New Zealand's top watchdog has set his sights on ensuring the nation's most vulnerable are protected during the Covid-19 outbreak with a series of targeted inspections of rest homes.
Chief Ombudsman Peter Boshier acting as an independent officer with the backing of Parliament will begin the targeted inspections this week.
Prior to the pandemic's outbreak, his team had planned to start the inspections mid-next year.
"I have reset my plans due to the present crisis," Boshier said.
"I have to act now because several aged care facilities now have clusters of the disease and sadly a number of people have died."
His announcement comes as all New Zealand deaths from the coronavirus have been in people aged over 70 with underlying health conditions.
This included six deaths linked to the Rosewood rest home in Christchurch where a cluster of Covid-19 cases were detected.
Yesterday, 15 cases were also confirmed as linked to Auckland's CHT St Margaret's residential aged care in Te Atatu.
Boshier said his role was to provide independent oversight of the treatment of "some of the most vulnerable people in the aged care sector - people who are kept in locked facilities because of dementia or some other cause.
"I believe the public needs reassurance about two things - that the facilities are doing all they can to prevent the virus from spreading to those most at risk, and that steps are being taken to make sure the basic human rights of residents are protected," he said.
"I have also been concerned at local media reports about the dislocation of families during the lockdown, where residents have little or no access to their loved ones."
Earlier, the Director General of Health ordered a review of outbreaks at the facilities and asked district health boards to assess the readiness of aged residential care providers in their areas.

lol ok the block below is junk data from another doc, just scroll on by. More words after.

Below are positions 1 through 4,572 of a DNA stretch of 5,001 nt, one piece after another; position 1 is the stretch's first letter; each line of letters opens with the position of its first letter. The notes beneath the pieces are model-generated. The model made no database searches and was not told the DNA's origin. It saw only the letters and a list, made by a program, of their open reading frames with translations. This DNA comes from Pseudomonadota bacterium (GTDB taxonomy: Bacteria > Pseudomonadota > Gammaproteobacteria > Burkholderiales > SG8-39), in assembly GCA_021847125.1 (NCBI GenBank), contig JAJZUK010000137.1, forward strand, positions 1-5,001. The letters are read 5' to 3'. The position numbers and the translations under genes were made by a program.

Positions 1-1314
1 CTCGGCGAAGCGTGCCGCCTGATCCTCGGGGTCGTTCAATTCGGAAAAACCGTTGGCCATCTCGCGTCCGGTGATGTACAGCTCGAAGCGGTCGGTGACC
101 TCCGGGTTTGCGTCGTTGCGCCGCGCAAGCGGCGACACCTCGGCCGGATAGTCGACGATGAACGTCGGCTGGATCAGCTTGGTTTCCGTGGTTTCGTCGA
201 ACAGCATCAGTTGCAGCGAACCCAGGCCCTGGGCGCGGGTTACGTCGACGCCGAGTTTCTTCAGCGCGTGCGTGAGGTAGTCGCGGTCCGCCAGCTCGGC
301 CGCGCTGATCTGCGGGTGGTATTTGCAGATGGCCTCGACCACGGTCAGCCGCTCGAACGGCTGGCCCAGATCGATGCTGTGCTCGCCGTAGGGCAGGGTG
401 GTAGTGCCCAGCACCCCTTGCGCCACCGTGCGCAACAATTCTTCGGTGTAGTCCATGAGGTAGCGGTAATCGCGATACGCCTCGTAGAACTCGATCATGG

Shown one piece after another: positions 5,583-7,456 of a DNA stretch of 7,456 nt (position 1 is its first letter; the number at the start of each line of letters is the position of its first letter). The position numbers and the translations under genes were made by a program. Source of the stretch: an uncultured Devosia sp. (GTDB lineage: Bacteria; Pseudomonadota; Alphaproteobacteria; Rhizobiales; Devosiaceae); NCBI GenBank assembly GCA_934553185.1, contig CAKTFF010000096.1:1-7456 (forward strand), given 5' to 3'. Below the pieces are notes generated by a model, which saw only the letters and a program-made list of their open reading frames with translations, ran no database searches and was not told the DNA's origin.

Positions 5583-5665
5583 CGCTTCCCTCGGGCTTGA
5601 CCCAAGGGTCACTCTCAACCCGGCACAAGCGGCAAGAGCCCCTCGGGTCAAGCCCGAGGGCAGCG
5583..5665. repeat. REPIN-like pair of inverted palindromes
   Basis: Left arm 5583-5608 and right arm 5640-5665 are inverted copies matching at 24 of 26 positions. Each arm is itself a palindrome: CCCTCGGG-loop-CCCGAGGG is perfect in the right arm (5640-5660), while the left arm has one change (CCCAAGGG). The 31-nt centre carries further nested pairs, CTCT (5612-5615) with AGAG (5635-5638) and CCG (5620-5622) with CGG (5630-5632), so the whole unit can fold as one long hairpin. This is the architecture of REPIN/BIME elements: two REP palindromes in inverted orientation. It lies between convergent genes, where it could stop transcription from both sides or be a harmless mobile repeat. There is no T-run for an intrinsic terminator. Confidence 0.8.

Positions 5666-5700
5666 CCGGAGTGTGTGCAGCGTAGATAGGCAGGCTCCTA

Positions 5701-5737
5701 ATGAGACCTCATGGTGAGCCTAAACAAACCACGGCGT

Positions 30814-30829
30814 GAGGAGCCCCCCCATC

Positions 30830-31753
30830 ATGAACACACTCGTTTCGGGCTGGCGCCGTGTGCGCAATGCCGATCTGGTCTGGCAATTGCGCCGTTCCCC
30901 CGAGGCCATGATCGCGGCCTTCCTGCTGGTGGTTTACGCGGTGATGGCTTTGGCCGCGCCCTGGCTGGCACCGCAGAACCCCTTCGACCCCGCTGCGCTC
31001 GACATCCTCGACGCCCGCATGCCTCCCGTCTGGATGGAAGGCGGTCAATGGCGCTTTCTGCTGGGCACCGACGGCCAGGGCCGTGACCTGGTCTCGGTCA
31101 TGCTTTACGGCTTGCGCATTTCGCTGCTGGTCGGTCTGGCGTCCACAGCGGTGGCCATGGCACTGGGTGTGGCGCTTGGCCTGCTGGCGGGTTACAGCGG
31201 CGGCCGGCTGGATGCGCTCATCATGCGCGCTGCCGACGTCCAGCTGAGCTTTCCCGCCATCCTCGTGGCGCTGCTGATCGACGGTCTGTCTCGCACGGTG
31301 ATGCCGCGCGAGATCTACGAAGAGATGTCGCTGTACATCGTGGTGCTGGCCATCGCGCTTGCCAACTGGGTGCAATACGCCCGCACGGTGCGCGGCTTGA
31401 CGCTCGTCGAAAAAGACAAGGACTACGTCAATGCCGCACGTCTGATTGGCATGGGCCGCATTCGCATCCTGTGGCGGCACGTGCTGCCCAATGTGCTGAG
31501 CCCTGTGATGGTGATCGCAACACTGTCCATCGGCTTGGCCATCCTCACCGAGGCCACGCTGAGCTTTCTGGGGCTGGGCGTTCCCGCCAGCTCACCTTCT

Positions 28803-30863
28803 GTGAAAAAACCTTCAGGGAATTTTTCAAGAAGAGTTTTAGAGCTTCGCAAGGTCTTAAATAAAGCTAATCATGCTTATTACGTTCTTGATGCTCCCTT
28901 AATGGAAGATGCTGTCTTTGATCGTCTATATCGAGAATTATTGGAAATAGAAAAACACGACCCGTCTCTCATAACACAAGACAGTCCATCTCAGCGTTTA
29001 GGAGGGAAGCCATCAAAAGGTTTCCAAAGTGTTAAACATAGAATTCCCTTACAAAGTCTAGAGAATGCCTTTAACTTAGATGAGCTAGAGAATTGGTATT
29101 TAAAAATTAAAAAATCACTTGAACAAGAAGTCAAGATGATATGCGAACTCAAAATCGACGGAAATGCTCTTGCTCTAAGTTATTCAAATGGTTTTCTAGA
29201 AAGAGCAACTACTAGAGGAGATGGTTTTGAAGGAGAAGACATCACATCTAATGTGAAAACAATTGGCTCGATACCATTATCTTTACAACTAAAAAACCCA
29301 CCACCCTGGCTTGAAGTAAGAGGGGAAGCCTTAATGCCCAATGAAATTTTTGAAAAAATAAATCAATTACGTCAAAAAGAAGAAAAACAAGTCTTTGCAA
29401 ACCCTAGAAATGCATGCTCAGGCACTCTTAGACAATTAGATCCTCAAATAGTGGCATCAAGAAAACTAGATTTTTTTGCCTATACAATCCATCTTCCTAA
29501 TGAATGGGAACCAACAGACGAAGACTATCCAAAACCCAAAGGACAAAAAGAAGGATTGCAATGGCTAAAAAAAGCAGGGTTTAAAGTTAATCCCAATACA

Boshier said he understood the crisis was challenging for staff and residents.
"My team will visit a variety of secure aged care facilities across the country, the team will be small, and they will be tightly focused. My team will be assessing facilities against a set of criteria specifically developed for this pandemic, and aligned with United Nations' advice," he said.
The team would inspect the homes, talk to staff, managers and residents and possibly also family and whānau.
His team had been deemed essential service workers and would wear full protective equipment.
Boshier said New Zealand had signed up to an international treaty known as the Optional Protocol to the Convention against Torture to protect the rights and conditions of those held in detention.
The Minister of Justice had selected him to carry out independent inspections under OPCAT.
"The advice I have received internationally is that across the world, the rights of people kept under detention are more at risk during this terrible crisis rather than less. As the New Zealand Parliament's watchdog for people detained in secure aged care facilities, I must act now."
He said he would also monitor the treatment of people held in other places of detention, including prisons and health and disability facilities.